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YETI's Earnings Suggest a Long-Lasting Boost From COVID-19

Among companies seeing enhanced sales from the coronavirus pandemic, investors have been keen to discern which organizations are developing lasting advantages versus short-term benefits. Lifestyle-brand cooler and drinkware specialist YETI (NYSE: YETI), which released its second-quarter 2020 earnings report on Aug. 6, appears to fall in the former category, because of swiftly changing customer purchasing habits.

Revenue increased by 7% to nearly $247 million over the second quarter of 2019, a noteworthy result itself given that sales plunged 20% in April, the first quarter of the month. But as business ramped up in May and June, the composition of the top line was remarkable. Sales through YETI's wholesale channel, which typically provides the lion's share of its revenue, cratered by 24% to roughly $114 million against the prior-year quarter. Direct-to-consumer (DTC) sales, conversely, soared 61% to $133 million.

Let's briefly examine this disparity and the implications for YETI's future growth.

Image source: Getty Images.

During the company's earnings conference call, management explained that the channel shift was, as investors might expect, influenced by shelter-in place-restrictions, since customers purchase YETI's wholesale channel products at retail locations. Blossoming DTC sales also resulted from the growing outdoor leisure movement catalyzed by the COVID-19 pandemic.

What are the advantages of DTC sales versus their wholesale counterparts? Most obviously, direct sales carry a higher margin, as the company bypasses the merchant in the middle of the transaction. Because of the overwhelming shift to direct sales, and a product tilt toward higher-margin coolers versus drinkware products, YETI's gross profit margin jumped by 550 basis points against the prior-year quarter. Sharper gross profitability helped drive a 51% leap in year-over-year net income, to $33.5 million.

Direct sales also afford companies more opportunity to create loyalty and create incentives for future purchases through one-to-one brand engagement. YETI understands the importance of this principle; predating the pandemic, "accelerate DTC" had figured as one management's four stated strategic objectives. The others were to "expand [the] customer base," "introduce new products," and "expand internationally."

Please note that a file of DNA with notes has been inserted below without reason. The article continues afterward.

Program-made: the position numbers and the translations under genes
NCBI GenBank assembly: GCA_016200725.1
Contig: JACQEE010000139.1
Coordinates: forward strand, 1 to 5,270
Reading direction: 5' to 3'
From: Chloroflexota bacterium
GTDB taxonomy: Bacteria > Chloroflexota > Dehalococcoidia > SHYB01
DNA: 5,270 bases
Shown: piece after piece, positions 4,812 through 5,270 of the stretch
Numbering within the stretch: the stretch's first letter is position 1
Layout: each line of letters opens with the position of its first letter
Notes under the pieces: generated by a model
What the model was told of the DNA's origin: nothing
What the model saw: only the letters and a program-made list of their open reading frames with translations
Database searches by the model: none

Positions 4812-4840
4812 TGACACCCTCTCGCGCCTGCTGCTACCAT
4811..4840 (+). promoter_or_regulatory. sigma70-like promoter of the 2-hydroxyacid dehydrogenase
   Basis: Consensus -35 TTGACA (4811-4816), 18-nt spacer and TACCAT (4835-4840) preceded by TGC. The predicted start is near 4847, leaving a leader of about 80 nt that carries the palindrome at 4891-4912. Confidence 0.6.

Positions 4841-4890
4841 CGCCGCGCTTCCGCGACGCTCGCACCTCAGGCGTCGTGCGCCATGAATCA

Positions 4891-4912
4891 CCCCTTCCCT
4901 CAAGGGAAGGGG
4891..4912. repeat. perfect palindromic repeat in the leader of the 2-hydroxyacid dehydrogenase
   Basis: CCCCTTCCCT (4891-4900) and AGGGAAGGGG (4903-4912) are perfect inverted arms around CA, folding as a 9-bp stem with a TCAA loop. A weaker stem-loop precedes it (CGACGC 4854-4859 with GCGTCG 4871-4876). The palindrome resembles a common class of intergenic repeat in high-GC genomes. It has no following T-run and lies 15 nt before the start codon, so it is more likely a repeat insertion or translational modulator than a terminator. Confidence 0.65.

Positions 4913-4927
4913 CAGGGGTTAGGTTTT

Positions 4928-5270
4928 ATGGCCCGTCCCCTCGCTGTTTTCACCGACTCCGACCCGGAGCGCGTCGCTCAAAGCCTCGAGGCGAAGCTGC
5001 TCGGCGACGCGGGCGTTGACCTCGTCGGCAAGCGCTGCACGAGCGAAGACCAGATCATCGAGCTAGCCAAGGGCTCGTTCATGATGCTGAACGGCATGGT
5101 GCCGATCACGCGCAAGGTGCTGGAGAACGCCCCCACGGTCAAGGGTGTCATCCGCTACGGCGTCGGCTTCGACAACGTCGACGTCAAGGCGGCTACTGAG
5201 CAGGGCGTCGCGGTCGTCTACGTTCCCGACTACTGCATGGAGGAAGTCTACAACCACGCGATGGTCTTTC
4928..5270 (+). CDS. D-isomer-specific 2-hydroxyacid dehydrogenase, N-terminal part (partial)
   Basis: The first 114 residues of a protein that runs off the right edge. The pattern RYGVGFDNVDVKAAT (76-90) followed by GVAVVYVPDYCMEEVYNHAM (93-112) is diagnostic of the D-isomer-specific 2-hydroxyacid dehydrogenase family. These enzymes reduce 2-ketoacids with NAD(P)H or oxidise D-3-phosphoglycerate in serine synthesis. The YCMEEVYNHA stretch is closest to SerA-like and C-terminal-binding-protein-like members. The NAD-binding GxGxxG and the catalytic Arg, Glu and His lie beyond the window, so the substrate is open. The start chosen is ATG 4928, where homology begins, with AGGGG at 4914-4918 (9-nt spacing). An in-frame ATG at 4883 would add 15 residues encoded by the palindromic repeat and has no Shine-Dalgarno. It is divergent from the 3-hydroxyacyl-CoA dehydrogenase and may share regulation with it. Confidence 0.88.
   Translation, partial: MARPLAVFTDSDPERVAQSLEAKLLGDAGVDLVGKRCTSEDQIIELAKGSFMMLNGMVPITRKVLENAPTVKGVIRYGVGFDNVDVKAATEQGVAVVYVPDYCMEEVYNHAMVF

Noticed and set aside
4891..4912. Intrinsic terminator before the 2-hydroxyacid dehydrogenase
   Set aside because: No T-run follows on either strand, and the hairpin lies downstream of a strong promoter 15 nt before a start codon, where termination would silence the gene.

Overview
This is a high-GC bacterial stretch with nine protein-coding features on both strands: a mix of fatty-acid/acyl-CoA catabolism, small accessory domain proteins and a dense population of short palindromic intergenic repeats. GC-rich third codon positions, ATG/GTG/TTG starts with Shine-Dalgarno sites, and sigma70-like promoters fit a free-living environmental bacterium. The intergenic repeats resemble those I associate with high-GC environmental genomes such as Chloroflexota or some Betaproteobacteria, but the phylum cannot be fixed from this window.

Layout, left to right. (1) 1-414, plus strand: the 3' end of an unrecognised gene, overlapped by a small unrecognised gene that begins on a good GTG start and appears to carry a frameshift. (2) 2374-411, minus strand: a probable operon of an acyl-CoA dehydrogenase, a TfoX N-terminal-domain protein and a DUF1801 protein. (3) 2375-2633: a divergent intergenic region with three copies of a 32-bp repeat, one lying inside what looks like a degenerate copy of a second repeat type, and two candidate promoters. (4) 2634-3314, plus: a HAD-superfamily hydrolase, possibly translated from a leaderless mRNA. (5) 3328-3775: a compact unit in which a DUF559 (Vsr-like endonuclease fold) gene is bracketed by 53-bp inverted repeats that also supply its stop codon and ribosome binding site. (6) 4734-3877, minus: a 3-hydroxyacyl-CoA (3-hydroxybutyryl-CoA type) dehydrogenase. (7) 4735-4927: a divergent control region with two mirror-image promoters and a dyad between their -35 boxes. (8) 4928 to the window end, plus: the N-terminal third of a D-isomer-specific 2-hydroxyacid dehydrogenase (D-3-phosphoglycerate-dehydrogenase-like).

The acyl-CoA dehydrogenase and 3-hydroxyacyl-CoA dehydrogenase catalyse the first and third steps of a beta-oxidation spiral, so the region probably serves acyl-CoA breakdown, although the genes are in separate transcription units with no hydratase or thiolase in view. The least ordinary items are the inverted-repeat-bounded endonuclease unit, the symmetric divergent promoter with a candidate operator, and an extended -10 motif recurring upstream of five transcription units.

It's important to note that YETI is still in the early stages of expanding its brand and customer base throughout North America and also internationally, from its initial concentration in the U.S. Southeast. The coronavirus pandemic has furnished an unexpected boon in shifting its millennial-heavy, lifestyle-focused customer base toward direct e-commerce. If it can maintain the new weighting between DTC and wholesale revenue, YETI should reap a rising lifetime value per customer into the foreseeable future as it broadens its geographical footprint.

The consumer discretionary upstart hasn't reaped the financial benefits of the sudden business model evolution through luck alone. YETI's marketing strategy relies heavily on influencer culture, and it employs brand ambassadors who target potential purchases through social media posts, including frequently updated video content on the company's Instagram page. As its already-formidable social media presence has increased during the pandemic, YETI appears to be quite easily shifting existing and new followers over to its branded store.

Of course, the organization isn't planning to de-emphasize its wholesale channel any time soon. In late 2019, YETI launched a distribution partnership with do-it-yourself home improvement retailer Lowe's. While the pandemic disrupted the rollout of placing YETI coolers in Lowe's stores was disrupted in early 2020, management appears keen to plumb the long-term opportunities from this and other wholesale tie-ups within a revenue stream that was until very recently the mainstay of YETI's business.

In sum, while management will execute against an omnichannel sales distribution plan, YETI has achieved a years-long business objective almost overnight, and the dividends reaped from direct engagement and customer loyalty will follow for quite a long time. Investors are already acknowledging how valuable this new sales structure is for the trendy lifestyle brand: As of this writing, shares of YETI have soared 45% year to date.

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Asit Sharma has no position in any of the stocks mentioned. The Motley Fool recommends Lowe's. The Motley Fool has a disclosure policy.


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